Julian Jelfs’ Blog

Javascript string concatenation performance

Posted in Javascript by julianjelfs on March 27, 2009

I was recently profiling some javascript code and began to suspect that the Microsoft Ajax.Net type extension String.format was causing some quite noticeable performance issue so I decided to run some tests to get to the bottom of it. The results were quite surprising.

Test 1 was normal string concatenation:

tf.AddTest(“StringConcat”, function(test){

test.Expects(1);

var start = new Date();

for(var j=0; j<10000; j++){

var str = “hello” + 1 + “hello” + 2 + “hello” + 3 + “hello” + 4 + “hello” + 5;

}

var end = new Date();

alert(end.getTime()-start.getTime());

test.Pass();

});

Test 2 was using the MS type extension:

tf.AddTest(“StringFormat”, function(test){

test.Expects(1);

var start = new Date();

for(var j=0; j<10000; j++){

var str = String.format(“hello{0}hello{1}hello{2}hello{3}hello{4}”, 1,2,3,4,5);

}

var end = new Date();

alert(end.getTime()-start.getTime());

test.Pass();

});

Test 3 was using a home made imitation of the MS type extension using regular expressions to fill in the blanks in the tokenised string:

tf.AddTest(“HomemadeFormat”, function(test){

test.Expects(1);

var start = new Date();

for(var j=0; j<10000; j++){

var str = format(“hello{0}hello{1}hello{2}hello{3}hello{4}”, 1,2,3,4,5);

}

var end = new Date();

alert(end.getTime()-start.getTime());

test.Pass();

});


where format is just a local function (which could easily be attached to the String prototype) defined as follows:

var format = function(tokenised) {

var args = arguments;

return tokenised.replace(/{[0-9]+}/g, function(matched) {

return args[parseInt(matched.replace(/[{}]/g, “”))+1];

});

}

Results for IE 7:
Test 1 : 328 milliseconds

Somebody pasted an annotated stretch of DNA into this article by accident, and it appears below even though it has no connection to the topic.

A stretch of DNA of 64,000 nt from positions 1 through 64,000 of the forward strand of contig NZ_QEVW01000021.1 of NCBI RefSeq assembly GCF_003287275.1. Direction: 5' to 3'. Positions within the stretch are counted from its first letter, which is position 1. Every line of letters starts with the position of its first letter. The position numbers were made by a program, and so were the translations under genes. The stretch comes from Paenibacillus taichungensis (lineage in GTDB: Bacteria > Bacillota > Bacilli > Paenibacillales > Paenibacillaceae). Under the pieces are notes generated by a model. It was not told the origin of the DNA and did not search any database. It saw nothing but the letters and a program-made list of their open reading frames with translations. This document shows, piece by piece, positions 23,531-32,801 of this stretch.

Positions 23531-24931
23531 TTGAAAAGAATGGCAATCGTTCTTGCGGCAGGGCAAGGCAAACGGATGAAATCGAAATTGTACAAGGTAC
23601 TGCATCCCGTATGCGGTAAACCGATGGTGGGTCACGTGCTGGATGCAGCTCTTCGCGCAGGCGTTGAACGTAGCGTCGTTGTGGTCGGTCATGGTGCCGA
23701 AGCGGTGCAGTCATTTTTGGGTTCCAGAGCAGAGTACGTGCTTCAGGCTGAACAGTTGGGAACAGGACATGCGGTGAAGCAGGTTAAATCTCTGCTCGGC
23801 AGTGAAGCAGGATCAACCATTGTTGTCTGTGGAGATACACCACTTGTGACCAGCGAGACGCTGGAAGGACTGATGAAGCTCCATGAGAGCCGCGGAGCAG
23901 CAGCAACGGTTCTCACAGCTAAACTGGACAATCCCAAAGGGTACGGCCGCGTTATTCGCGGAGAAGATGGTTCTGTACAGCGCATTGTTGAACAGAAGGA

Test 2 : 18626 milliseconds
Test 3 : 860 milliseconds

Results for Firefox 3.0.7:
Test 1 : 1 milliseconds
Test 2 : 6697 milliseconds
Test 3 : 431 milliseconds

Results for Google Chrome:
Test 1 : 8 milliseconds
Test 2 : 1958 milliseconds
Test 3 : 263 milliseconds

So, this is not particularly scientific and doing string concatenation in tight loops is not very realistic etc etc but a few things are pretty clear here. Firstly, simple string concatenation is by far the best approach. Secondly, IE performs a lot worse than the others with any approach. And thirdly, MS Ajax String.Format is a great deal worse than the homemade equivalent. Makes me wander what the other MS Ajax.Net script extensions are like …

Advertisements
Tagged with: ,

Leave a Reply

Fill in your details below or click an icon to log in:

WordPress.com Logo

You are commenting using your WordPress.com account. Log Out / Change )

Twitter picture

You are commenting using your Twitter account. Log Out / Change )

Facebook photo

You are commenting using your Facebook account. Log Out / Change )

Google+ photo

You are commenting using your Google+ account. Log Out / Change )

Connecting to %s

%d bloggers like this: